Directly delete the compilation output directory, and then re-configure and compile.

rm -rf output/
  • Method two

Executing the following command will delete the compilation output and recompile.

make clean all

11.7. Add local source package

During the development process, the built-in software package of Buildroot may not meet our needs sometimes, so we need to add a custom software package. Buildroot supports packages in a variety of formats, including generic-package, cmake-package, autotools-package, etc. We take generic-package as an example.

  • Create a project directory

cd path/to/Firefly_Linux_SDK/
mkdir buildroot/package/rockchip/firefly_demo/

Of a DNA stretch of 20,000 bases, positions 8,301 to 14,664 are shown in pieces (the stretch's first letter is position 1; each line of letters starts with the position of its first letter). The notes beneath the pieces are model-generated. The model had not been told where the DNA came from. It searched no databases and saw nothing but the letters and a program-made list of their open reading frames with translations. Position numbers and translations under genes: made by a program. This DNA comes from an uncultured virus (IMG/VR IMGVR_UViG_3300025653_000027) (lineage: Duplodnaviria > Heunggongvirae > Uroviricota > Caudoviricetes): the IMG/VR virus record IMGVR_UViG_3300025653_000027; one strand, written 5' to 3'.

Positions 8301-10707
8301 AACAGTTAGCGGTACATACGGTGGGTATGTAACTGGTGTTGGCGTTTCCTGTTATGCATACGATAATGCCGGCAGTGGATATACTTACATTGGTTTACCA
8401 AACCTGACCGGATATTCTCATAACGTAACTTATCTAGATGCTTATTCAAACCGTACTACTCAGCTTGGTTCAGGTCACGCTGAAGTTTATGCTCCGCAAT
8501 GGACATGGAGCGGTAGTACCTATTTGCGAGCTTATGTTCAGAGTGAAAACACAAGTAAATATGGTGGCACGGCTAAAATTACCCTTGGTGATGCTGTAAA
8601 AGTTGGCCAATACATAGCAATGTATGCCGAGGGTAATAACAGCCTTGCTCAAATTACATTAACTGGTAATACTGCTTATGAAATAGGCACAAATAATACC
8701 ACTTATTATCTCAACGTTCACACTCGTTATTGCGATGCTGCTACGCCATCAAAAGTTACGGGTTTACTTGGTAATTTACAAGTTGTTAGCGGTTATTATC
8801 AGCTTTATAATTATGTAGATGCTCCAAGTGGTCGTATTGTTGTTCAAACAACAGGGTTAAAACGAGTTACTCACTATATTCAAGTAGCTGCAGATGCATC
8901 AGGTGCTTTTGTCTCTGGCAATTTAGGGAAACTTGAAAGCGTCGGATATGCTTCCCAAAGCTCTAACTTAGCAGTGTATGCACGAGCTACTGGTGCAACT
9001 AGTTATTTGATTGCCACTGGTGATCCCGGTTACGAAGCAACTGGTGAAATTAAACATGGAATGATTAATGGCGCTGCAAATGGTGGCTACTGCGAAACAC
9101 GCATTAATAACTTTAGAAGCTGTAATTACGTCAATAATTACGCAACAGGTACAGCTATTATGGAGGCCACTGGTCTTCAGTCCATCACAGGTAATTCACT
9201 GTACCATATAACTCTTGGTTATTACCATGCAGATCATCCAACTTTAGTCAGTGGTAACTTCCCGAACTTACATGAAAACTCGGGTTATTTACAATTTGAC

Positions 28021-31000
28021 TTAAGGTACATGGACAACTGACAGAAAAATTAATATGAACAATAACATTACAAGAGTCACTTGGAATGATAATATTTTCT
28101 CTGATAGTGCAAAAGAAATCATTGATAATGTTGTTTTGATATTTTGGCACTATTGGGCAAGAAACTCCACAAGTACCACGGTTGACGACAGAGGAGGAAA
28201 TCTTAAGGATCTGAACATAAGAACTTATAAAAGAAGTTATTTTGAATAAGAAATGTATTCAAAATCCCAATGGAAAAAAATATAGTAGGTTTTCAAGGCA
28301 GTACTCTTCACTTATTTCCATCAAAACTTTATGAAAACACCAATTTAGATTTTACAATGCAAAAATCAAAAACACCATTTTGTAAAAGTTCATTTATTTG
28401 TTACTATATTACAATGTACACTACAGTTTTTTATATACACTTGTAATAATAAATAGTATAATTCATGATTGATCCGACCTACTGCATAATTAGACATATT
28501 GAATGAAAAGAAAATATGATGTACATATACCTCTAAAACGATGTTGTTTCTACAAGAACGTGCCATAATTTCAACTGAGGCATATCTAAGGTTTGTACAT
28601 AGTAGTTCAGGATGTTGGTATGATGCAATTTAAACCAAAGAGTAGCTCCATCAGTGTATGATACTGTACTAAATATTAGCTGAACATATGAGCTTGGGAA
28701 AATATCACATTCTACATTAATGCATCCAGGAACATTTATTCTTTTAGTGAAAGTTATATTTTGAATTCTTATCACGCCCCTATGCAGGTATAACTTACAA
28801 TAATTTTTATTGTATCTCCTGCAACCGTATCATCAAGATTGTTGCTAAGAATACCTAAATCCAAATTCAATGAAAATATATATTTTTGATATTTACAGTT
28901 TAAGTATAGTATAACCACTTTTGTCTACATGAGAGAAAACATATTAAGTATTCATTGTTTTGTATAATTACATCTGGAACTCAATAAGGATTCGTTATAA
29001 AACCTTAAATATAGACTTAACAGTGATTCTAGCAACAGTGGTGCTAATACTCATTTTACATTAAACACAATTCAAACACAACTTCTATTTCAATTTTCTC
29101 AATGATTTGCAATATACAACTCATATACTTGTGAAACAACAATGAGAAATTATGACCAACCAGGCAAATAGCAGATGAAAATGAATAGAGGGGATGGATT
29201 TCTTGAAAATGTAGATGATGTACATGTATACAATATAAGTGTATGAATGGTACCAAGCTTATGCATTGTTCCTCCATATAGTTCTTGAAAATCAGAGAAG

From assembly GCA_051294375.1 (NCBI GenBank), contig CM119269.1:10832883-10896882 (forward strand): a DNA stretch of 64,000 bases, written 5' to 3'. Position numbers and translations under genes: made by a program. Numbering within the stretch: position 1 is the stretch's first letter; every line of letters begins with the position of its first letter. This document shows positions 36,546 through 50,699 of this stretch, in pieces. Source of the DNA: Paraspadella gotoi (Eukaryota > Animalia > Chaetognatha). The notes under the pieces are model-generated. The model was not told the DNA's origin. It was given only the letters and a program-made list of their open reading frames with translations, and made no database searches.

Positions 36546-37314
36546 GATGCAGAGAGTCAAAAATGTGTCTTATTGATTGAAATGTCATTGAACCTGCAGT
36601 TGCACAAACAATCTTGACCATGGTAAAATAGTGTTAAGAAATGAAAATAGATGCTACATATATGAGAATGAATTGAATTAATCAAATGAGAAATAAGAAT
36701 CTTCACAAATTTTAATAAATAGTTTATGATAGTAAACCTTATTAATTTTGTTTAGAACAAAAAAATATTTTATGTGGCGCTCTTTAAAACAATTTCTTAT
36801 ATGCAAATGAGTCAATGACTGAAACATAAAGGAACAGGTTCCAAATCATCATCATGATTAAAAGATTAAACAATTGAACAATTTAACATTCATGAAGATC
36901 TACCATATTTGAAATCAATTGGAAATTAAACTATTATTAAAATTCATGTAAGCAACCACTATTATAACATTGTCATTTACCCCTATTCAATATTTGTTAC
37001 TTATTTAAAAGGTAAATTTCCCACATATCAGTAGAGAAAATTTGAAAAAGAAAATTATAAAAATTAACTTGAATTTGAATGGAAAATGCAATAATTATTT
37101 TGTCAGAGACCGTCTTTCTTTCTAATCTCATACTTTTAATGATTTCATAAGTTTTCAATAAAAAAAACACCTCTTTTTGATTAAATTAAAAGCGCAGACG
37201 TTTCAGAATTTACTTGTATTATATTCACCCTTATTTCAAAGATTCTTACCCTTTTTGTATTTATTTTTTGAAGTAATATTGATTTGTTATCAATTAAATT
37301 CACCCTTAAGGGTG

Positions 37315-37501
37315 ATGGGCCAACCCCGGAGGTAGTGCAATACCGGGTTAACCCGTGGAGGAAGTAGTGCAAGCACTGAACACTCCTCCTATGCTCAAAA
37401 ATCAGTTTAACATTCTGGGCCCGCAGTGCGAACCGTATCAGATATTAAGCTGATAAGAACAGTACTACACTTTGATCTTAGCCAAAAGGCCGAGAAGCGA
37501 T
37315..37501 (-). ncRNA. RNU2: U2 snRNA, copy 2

• Create Config.in

Add Config.in under firefly_demo/:

        bool "Simple Firefly Demo"
  • Create firefly_demo.mk

Add firefly_demo.mk under firefly_demo/:

### firefly_demo



        $(TARGET_MAKE_ENV) $(MAKE) -C $(@D) clean

        $(TARGET_MAKE_ENV) $(MAKE) -C $(@D) install

        $(TARGET_MAKE_ENV) $(MAKE) -C $(@D) uninstall

$(eval $(generic-package))
  • Create source code directory

The source code directory external/firefly_demo/src has been specified in the above Makefile.

cd path/to/Firefly_Linux_SDK/
mkdir external/firefly_demo/src
  • Write source code firefly_demo.c

Add firefly_demo.c under firefly_demo/src/:

#include <stdio.h>
#include <stdlib.h>

int main(int argc, char *argv[])
        printf("Hello World!\n");
        return 0;
  • Write Makefile

Add Makefile under firefly_demo/src/:

OBJ = firefly_demo.o
%.o: %.c $(DEPS)
        $(CC) -c -o $@ $< $(CFLAGS)

firefly_demo: $(OBJ)
        $(CXX) -o $@ $^ $(CFLAGS)

.PHONY: clean
        rm -f *.o *~ firefly_demo

.PHONY: install
        cp -f firefly_demo $(TARGET_DIR)/usr/bin/

.PHONY: uninstall
        rm -f $(TARGET_DIR)/usr/bin/firefly_demo
  • Modify the upper Config.in

Add a line at the end of buildroot/package/rockchip/Config.in: